Ghostwriting vs. copywriting: one and the same?

Ghostwriting?One of the questions I’m often asked when I tell people at networking events that I’m a copywriter is whether I ghostwrite blog posts or articles for clients.

The answer I give is ‘yes’ – because I do offer a blogging service – but I’ve always regarded it as sitting within the broader umbrella of copywriting. Not ghostwriting per se.

Needless to say, this invariably leads to a discussion as to the difference. So I thought it would make a good topic for a blog post.

Ghostwriting explained

Let’s kick off with a couple of definitions.

A ghostwriter is defined as someone who “is hired to write literary or journalistic works, speeches or other texts that are officially credited to another person as the author.”

Copywriting, on the other hand, is described as “the act of writing text for the purpose of advertising or other forms of marketing”.

Neither of these definitions is exactly definitive; inclusion of the word other is somewhat open to ambiguity.

Reasons for hiring a ghostwriter

Contrary to popular belief, it isn’t only politicians, celebrities or other public figures that turn to ghostwriters. In fact, any individual who lacks the necessary time, inclination, discipline or writing ability may choose to bring in a ghostwriter.

After all, just because someone is a subject expert with a great idea for a book or article, they may still need some professional help with the research, drafting, writing or editing in order to share their thoughts with the world.

Different kinds of ghostwriting

Ghostwriting (also known as “ghosting”) is far more prolific than most people realise. It comes in many guises, including:

  • Books (fiction or non-fiction)
  • Autobiographies/memoirs
  • Magazine/newspaper articles
  • Speeches
  • Official correspondence
  • Songs, lyrics and instrumental compositions
  • Screenplays
  • Visual arts (fine art or commercial art)

Crossover with copywriting

If I were to draw a Venn diagram to compare ghostwriting with copywriting, the main area of overlap as I see it would be blogging. This is something that’s often outsourced by companies and organisations to a content writing agency or freelance copywriter.

Unlike personal blogs, marketing-focused corporate blog posts aren’t usually attributed to a particular author. The exception is large organisations that often have a multi-author blog (MAB). In this case it’s quite common to see an individual’s name credited to a post. But that doesn’t necessarily mean they actually wrote it…

Credit where credit’s due

The obvious downside of being a ghostwriter is not getting any credit for all your hard work. Though this can sometimes be a blessing in disguise if you don’t want to be publicly associated with the person, product or service in question!

On the plus side, you get paid reasonably handsomely for your skills, which is why many freelance writers use ghostwriting as a means of supporting their own writing career.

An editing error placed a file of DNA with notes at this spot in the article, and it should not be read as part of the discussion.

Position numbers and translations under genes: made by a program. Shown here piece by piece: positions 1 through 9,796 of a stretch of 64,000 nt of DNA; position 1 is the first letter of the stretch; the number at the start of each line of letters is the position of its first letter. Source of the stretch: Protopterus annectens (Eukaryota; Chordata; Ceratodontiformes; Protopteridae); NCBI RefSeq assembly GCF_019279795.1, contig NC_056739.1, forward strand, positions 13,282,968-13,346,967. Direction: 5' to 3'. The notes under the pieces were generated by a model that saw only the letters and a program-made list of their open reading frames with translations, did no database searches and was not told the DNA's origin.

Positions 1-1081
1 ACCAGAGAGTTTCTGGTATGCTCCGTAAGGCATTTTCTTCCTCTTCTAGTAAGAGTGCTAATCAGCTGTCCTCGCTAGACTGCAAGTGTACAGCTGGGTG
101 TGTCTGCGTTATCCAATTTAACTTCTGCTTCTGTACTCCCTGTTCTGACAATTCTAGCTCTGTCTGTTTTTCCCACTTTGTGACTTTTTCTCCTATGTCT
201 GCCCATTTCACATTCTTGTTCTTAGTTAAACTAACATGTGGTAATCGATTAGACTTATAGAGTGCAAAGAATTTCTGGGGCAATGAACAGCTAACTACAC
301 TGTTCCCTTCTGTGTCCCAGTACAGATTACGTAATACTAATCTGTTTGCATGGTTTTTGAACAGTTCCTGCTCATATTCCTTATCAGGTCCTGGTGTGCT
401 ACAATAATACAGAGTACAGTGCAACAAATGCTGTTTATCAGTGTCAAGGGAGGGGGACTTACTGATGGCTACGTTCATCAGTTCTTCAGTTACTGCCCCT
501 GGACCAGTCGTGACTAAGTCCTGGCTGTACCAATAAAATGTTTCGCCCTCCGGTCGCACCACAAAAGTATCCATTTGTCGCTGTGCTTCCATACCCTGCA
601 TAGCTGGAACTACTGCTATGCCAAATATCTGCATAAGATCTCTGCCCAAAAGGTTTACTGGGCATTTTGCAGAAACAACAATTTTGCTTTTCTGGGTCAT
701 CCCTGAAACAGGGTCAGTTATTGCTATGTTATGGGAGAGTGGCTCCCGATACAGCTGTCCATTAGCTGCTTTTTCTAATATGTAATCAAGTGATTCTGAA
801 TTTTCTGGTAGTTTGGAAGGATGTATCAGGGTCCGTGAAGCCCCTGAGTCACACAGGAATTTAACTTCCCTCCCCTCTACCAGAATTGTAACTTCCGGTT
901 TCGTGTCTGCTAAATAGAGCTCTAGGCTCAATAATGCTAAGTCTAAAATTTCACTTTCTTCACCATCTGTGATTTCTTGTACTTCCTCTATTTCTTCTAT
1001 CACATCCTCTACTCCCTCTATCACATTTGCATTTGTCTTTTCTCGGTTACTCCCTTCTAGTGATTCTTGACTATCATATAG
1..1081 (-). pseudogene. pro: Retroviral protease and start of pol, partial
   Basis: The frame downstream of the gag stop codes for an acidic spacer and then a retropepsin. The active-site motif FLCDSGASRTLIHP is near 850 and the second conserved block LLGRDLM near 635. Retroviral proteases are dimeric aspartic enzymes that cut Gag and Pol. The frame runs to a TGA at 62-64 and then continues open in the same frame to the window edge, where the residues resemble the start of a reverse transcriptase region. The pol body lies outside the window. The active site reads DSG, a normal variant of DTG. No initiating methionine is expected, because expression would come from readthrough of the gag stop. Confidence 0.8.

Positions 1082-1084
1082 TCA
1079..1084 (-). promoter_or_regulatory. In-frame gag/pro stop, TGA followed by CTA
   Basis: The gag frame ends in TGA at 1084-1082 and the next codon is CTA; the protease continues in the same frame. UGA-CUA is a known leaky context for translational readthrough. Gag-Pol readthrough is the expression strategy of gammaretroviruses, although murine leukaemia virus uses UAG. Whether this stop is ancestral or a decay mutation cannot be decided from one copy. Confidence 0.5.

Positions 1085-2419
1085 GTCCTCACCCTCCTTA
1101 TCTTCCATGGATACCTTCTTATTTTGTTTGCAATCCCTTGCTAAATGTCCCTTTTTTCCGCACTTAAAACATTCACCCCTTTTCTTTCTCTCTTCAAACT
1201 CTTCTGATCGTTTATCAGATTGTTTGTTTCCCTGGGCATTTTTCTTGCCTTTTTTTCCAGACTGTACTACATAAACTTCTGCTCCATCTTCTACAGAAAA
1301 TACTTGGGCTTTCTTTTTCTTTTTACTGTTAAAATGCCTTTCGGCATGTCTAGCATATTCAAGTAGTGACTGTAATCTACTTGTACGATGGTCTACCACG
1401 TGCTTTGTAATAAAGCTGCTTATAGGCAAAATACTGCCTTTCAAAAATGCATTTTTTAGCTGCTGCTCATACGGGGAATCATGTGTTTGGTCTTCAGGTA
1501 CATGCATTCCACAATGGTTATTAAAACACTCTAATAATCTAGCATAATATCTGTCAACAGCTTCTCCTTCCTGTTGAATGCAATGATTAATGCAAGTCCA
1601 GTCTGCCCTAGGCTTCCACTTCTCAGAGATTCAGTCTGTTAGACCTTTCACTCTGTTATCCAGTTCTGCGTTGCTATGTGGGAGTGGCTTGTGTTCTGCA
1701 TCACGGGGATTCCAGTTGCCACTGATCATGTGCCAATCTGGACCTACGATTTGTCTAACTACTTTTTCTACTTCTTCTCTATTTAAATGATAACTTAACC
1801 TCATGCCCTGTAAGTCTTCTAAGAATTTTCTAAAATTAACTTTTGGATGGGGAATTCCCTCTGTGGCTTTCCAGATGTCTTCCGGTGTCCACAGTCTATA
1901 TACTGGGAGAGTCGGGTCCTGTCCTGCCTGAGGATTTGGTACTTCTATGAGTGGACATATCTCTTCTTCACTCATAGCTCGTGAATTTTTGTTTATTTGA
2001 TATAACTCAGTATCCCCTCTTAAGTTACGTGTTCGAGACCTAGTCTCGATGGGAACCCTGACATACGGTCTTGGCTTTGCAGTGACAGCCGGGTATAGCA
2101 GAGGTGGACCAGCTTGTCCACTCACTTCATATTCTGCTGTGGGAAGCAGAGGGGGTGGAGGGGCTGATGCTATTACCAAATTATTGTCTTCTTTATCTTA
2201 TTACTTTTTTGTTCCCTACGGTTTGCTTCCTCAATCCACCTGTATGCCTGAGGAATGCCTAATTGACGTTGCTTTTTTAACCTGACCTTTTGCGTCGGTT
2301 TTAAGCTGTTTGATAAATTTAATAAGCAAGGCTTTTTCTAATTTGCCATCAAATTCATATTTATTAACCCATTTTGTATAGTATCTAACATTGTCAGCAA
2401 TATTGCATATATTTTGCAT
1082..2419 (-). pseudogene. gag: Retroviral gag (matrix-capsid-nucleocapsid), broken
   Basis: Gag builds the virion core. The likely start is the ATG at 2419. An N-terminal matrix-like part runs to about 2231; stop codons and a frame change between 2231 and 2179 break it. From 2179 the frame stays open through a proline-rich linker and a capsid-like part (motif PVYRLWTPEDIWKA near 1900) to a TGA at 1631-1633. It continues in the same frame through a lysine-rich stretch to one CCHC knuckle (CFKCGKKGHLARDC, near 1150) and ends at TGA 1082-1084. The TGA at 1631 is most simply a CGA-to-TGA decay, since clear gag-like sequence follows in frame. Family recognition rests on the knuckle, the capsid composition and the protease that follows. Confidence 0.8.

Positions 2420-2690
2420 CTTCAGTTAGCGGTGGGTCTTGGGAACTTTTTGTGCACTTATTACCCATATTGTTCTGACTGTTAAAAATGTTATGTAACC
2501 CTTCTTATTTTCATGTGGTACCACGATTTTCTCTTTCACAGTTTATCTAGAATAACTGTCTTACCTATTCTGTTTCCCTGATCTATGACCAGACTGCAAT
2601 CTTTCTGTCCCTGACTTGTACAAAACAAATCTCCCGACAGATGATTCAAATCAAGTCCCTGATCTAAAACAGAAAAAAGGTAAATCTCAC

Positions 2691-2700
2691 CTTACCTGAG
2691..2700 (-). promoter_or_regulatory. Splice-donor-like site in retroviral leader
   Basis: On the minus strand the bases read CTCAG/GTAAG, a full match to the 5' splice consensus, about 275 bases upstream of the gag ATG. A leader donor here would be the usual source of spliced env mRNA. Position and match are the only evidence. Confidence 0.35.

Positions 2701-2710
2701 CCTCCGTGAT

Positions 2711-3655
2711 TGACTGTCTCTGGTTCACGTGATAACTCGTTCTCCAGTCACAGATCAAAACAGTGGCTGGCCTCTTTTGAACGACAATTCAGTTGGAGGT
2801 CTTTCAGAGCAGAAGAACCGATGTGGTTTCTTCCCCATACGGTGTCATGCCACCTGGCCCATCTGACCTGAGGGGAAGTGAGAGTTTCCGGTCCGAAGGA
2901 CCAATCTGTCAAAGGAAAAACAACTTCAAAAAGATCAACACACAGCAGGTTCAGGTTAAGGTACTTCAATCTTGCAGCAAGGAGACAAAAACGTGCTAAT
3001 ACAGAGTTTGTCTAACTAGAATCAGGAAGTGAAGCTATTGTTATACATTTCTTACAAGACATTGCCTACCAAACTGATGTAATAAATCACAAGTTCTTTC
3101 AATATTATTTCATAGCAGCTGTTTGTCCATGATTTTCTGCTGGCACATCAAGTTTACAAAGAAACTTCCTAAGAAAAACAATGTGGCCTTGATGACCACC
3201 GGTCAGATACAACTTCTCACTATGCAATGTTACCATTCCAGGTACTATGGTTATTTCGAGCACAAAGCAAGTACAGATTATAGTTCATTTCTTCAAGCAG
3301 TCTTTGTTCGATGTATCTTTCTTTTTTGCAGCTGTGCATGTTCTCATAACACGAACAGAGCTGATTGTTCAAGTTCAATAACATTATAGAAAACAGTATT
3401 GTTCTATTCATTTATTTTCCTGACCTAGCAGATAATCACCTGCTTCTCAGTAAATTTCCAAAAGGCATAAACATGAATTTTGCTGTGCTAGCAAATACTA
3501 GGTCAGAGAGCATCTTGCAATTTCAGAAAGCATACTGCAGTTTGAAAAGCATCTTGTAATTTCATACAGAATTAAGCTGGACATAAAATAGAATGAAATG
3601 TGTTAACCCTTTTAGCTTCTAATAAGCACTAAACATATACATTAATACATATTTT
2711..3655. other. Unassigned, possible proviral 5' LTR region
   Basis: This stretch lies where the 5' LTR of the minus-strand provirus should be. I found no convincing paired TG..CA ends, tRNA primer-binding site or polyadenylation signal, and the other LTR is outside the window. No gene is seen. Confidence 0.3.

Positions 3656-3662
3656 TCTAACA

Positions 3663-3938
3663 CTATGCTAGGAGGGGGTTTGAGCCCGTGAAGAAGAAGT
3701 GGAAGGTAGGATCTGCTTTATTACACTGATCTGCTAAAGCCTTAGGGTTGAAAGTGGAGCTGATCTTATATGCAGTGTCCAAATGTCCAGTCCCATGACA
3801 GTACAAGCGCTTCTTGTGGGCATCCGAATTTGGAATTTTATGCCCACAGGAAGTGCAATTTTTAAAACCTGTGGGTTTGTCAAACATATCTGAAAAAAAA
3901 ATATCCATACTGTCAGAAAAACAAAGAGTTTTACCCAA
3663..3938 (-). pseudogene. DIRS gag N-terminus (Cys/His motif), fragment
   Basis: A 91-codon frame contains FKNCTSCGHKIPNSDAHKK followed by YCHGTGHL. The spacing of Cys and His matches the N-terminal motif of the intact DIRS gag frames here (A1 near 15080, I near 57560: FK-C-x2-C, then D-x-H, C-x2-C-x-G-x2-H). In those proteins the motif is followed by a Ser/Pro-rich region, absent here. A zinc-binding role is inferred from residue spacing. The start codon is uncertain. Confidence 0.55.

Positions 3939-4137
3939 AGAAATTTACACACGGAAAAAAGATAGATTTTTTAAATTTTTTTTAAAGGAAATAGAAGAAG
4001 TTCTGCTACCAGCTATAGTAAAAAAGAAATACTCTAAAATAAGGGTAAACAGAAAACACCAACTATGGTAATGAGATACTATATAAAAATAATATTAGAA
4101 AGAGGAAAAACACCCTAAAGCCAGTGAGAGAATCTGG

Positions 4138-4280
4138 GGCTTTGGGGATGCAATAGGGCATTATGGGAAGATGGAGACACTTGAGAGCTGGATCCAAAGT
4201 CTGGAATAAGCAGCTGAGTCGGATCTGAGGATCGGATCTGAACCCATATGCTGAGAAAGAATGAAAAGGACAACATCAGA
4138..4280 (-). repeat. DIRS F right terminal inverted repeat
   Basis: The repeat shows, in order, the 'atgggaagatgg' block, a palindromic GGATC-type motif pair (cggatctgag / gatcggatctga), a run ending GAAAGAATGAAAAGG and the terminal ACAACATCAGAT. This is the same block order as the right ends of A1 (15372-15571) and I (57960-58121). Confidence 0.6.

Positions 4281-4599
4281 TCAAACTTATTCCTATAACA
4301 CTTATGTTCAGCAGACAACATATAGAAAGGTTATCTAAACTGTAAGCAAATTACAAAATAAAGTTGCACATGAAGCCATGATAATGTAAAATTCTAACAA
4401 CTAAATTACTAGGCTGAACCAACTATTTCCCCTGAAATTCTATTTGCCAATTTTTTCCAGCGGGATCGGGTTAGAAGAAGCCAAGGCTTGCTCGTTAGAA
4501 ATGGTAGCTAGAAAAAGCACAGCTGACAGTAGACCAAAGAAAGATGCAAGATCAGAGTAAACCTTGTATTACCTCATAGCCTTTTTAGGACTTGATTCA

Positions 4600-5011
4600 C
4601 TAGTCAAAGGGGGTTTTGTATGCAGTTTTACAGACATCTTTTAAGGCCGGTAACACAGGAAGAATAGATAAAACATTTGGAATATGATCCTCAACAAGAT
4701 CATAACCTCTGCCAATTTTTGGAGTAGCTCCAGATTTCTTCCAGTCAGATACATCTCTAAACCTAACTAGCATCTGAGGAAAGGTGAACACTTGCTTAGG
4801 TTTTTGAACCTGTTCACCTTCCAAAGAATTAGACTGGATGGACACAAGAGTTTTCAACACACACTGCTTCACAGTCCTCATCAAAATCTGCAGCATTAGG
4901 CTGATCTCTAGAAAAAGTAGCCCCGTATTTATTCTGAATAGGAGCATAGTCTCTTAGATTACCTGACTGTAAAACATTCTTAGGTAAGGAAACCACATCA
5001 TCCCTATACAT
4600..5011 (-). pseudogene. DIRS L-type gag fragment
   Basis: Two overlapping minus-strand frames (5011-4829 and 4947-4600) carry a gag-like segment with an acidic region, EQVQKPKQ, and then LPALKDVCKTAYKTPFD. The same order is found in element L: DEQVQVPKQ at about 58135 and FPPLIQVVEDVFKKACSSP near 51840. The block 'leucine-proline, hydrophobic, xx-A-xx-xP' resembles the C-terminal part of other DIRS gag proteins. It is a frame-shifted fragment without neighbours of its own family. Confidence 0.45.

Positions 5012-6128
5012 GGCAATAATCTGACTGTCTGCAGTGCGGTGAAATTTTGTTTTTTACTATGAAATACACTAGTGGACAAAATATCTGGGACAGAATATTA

If credit is given for the writer/artist, e.g. if a journalist gets their own ‘byline’, it’s not considered to be ghostwriting because their contribution has been acknowledged in the public domain.

Question of ethics

Unfortunately, due to the element of subterfuge, some people consider ghostwriting to be an unethical practice.

Readers (or listeners in the case of speeches) don’t actually know whether the words represent the ideas and opinions of the credited ‘author’ or the ghostwriter. This shouldn’t be an issue provided that the person commissioning the work has given a detailed brief and checks the draft text thoroughly before putting their name to it.

In reality, however, this isn’t always the case. But surely the onus lies with the author, not the writer, to ensure that the opinions expressed match their own. Otherwise they risk exposing themselves to an embarrassing situation…


By virtue of the fact that we copywriters rarely get to put our name to our words, it could be argued that most of us are – technically – ghostwriters. Especially if we write blog posts that are attributed to our client by name, rather than for a ‘nameless’ corporate entity.

There’s certainly a fine line, but for now I shall continue to call myself a copywriter who offers a ghostwriting service.

Over to you

What do you think? Is there a clear distinction between ghostwriting and copywriting? Or are they effectively one and the same? I’d love to hear your thoughts below.

Image courtesy of Sirirakphotos via

Posted in Blogging, Writing Tagged with: , , , ,
4 comments on “Ghostwriting vs. copywriting: one and the same?
  1. Janine May Piloton says:

    Interesting article. Good read.

  2. Emily says:

    Thanks – really interesting article. As an editor, proofreader and copywriter, I regularly write one of my client’s magazine or online articles. My name is never mentioned or attributed to it. I’ve never really thought of it as ghost-writing, but I suppose it is. I do straight copywriting for this client as well – website copy, event invitations, social media posts, that sort of thing, which definitely feels like a different beast.

    • Hi Emily, thanks for your comment. I’m glad you enjoyed the post! I know exactly what you mean as I hadn’t really thought about the difference/overlap between the two types of writing before. It’s another string to our already multi-stringed bow 😉

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